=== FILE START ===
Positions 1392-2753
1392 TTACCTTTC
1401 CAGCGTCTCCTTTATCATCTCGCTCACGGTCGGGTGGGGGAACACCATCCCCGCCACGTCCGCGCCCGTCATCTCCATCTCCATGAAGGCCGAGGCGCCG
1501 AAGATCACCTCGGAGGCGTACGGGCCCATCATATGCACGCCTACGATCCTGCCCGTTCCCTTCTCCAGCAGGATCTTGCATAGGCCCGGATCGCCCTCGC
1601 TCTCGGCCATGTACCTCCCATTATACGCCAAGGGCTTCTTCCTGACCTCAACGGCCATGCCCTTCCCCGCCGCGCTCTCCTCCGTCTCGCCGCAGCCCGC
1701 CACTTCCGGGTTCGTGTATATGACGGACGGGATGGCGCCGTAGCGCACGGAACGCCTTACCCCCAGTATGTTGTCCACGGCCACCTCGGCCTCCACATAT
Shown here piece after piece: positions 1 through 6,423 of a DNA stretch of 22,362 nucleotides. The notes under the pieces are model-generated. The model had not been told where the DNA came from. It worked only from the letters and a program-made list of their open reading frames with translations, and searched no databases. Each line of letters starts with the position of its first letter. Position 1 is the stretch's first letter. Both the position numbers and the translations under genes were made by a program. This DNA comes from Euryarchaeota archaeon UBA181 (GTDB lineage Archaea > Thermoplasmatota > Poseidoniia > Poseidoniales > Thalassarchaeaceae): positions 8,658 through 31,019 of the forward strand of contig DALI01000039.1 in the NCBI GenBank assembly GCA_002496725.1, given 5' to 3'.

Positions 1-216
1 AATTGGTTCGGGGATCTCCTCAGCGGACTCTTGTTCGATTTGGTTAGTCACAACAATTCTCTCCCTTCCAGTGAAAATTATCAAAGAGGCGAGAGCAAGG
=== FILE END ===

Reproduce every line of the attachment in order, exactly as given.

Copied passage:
Positions 1392-2753
1392 TTACCTTTC
1401 CAGCGTCTCCTTTATCATCTCGCTCACGGTCGGGTGGGGGAACACCATCCCCGCCACGTCCGCGCCCGTCATCTCCATCTCCATGAAGGCCGAGGCGCCG
1501 AAGATCACCTCGGAGGCGTACGGGCCCATCATATGCACGCCTACGATCCTGCCCGTTCCCTTCTCCAGCAGGATCTTGCATAGGCCCGGATCGCCCTCGC
1601 TCTCGGCCATGTACCTCCCATTATACGCCAAGGGCTTCTTCCTGACCTCAACGGCCATGCCCTTCCCCGCCGCGCTCTCCTCCGTCTCGCCGCAGCCCGC
1701 CACTTCCGGGTTCGTGTATATGACGGACGGGATGGCGCCGTAGCGCACGGAACGCCTTACCCCCAGTATGTTGTCCACGGCCACCTCGGCCTCCACATAT
Shown here piece after piece: positions 1 through 6,423 of a DNA stretch of 22,362 nucleotides. The notes under the pieces are model-generated. The model had not been told where the DNA came from. It worked only from the letters and a program-made list of their open reading frames with translations, and searched no databases. Each line of letters starts with the position of its first letter. Position 1 is the stretch's first letter. Both the position numbers and the translations under genes were made by a program. This DNA comes from Euryarchaeota archaeon UBA181 (GTDB lineage Archaea > Thermoplasmatota > Poseidoniia > Poseidoniales > Thalassarchaeaceae): positions 8,658 through 31,019 of the forward strand of contig DALI01000039.1 in the NCBI GenBank assembly GCA_002496725.1, given 5' to 3'.

Positions 1-216
1 AATTGGTTCGGGGATCTCCTCAGCGGACTCTTGTTCGATTTGGTTAGTCACAACAATTCTCTCCCTTCCAGTGAAAATTATCAAAGAGGCGAGAGCAAGG